Insulated Hand Tools
Insulated hand tools, which were a part of OSHA's 1990 guidelines for electrical safety in the workplace, can help prevent worker fatalities when they're used near energized circuits.
Insulated tool sets are individually tested and certified by the manufacturer for specific working conditions. Generally, the maximum rated voltage for insulated tools is 1000 volts AC and 1500 volts DC. When buying insulated hand tools, look for compliance with the International Electrotechnical Commission (IEC), the American Society for Testing and Materials (ASTM) and/or the Deutsches Institute for Normung (DIN-German Standard). The ASTM, IEC and DIN do not test the tools for compliance. Manufacturers do their own testing, but these organizations set the performance requirements for the insulation. The Association of German Electro Technicians (VDE) is an independent agency that tests a sample of each tool to ensure compliance.
- Keep tools clean and dry
- Inspect insulation before each use
- If you doubt the integrity of the insulation, destroy the tool or have it retested
- Follow the manufacturer's temperature recommendations for use
- Have a qualified person inspect and recertify tools annually for safe use
- Use other personal protective equipment as necessary
Commonly Asked Questions
Although there are not specific requirements for retesting insulated hand tools, in compliance with 29 CFR 1910.335(a)(1)(ii), protective equipment must be maintained in a safe, reliable condition, and should be periodically inspected or tested as required by 1910.137. Most manufacturers suggest inspecting the insulation before each use and having a qualified person perform an annual inspection and certification. To aid the inspection process, some manufacturers offer two-layer insulation that will change color when the insulation has been breached.QCan I use insulated tools on energized circuits? A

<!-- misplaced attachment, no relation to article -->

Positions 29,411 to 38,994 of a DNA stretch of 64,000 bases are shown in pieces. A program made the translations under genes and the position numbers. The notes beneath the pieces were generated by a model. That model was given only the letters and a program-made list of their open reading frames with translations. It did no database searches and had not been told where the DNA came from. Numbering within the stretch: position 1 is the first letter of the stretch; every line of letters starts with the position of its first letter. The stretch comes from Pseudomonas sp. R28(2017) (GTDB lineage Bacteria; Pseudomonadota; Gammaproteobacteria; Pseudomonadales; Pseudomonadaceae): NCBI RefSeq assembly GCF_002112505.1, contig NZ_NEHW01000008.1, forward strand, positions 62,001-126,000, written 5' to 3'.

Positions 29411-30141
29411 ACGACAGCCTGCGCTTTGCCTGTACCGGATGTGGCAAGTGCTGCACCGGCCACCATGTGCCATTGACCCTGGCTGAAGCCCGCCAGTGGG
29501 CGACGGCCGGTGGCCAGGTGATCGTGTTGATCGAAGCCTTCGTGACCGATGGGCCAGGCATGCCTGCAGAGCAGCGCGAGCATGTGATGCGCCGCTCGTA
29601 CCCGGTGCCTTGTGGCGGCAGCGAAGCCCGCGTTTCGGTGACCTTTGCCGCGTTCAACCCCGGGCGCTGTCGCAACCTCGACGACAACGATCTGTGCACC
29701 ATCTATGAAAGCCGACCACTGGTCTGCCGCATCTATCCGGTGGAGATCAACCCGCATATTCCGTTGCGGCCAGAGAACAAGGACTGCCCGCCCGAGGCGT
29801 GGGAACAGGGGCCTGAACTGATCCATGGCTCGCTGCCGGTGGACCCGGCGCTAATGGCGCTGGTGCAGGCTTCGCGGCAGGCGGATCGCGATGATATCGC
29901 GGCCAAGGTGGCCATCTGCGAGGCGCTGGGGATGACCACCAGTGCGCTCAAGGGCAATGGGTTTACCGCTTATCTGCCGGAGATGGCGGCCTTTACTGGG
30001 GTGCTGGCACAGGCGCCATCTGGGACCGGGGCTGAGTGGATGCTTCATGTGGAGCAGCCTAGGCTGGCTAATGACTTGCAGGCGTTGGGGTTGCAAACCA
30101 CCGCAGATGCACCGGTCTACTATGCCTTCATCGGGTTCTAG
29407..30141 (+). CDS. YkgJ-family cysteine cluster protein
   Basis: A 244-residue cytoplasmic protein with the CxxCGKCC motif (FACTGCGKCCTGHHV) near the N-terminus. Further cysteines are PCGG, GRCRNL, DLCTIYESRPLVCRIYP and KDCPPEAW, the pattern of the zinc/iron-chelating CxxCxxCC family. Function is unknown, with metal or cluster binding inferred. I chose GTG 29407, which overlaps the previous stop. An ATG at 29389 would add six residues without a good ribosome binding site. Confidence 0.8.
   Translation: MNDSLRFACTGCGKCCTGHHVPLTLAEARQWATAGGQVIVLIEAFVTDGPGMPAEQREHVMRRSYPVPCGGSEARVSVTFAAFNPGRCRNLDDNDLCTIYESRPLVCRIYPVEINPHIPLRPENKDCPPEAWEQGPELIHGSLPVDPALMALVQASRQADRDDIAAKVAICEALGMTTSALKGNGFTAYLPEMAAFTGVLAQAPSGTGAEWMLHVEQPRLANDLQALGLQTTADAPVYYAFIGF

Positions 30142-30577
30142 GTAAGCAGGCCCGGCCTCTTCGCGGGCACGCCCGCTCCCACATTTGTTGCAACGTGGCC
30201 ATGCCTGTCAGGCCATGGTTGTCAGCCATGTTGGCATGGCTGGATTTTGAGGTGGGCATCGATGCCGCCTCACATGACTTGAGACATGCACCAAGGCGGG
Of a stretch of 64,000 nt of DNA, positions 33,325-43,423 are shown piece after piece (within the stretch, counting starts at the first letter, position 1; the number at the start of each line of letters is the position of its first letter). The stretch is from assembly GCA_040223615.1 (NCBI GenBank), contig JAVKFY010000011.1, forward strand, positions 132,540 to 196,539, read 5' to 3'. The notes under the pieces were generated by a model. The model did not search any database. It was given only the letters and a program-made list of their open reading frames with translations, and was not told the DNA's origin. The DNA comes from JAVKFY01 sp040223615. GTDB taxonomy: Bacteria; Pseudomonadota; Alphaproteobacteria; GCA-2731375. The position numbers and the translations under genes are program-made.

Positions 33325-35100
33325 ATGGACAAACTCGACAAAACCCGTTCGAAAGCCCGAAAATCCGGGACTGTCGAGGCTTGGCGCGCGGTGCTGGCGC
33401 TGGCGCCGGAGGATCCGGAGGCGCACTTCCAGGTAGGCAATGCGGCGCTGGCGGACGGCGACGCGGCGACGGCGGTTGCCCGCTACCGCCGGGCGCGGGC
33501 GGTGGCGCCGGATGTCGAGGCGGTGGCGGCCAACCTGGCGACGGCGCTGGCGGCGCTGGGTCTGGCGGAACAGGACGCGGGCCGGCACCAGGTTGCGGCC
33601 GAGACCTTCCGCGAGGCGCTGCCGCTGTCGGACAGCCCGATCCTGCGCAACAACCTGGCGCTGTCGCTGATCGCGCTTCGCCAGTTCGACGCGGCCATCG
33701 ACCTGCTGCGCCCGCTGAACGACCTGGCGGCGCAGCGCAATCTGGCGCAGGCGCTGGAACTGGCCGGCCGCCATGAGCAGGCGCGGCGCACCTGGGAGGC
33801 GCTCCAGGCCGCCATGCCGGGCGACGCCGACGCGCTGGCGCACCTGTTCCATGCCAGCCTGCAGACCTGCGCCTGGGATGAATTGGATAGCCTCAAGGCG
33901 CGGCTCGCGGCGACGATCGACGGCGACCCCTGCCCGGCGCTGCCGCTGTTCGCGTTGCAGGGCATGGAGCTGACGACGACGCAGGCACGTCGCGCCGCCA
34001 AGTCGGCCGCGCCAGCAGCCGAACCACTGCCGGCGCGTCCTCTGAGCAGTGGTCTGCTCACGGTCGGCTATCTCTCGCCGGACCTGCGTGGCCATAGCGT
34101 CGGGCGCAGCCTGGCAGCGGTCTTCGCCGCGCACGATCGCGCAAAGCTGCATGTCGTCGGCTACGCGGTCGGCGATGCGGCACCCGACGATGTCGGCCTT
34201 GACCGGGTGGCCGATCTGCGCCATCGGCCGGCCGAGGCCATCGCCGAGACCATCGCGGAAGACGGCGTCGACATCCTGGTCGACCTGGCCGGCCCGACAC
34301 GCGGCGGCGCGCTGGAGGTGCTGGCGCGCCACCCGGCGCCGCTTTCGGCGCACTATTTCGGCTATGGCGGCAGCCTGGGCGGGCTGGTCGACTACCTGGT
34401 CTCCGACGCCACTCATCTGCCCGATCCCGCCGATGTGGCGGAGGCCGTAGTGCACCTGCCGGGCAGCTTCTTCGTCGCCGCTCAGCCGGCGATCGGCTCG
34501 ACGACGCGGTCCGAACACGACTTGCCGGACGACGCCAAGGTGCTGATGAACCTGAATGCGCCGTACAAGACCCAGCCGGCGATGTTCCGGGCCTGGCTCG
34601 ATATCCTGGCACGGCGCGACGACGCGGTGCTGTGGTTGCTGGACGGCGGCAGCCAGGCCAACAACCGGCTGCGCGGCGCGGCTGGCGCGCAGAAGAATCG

Always follow the manufacturer's recommendations for use. Although insulated hand tools are tested and certified to 1000 volts AC, the testing agencies do not recommend using them on energized circuits. Most insulating tools are designed only for protection from accidental contact with energized circuits.
The Deutsches Institute for Normung (DIN-German Standard)
American Society for Testing and Materials
International Electrotechnical Commission
Electrical Safeguards for Personnel Protection: 29 CFR 1910.335
Electrical Protective Devices: 29 CFR 1910.137
Find even more information you can use to help make informed decisions about the regulatory issues you face in your workplace every day. View all Quick Tips Technical Resources at www.grainger.com/quicktips.
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The information contained in this publication is intended for general information purposes only and is based on information available as of the initial date of publication. No representation is made that the information or references are complete or remain current. This publication is not a substitute for review of the current applicable government regulations and standards specific to your location and business activity, and should not be construed as legal advice or opinion. Readers with specific questions should refer to the applicable standards or consult with an attorney.
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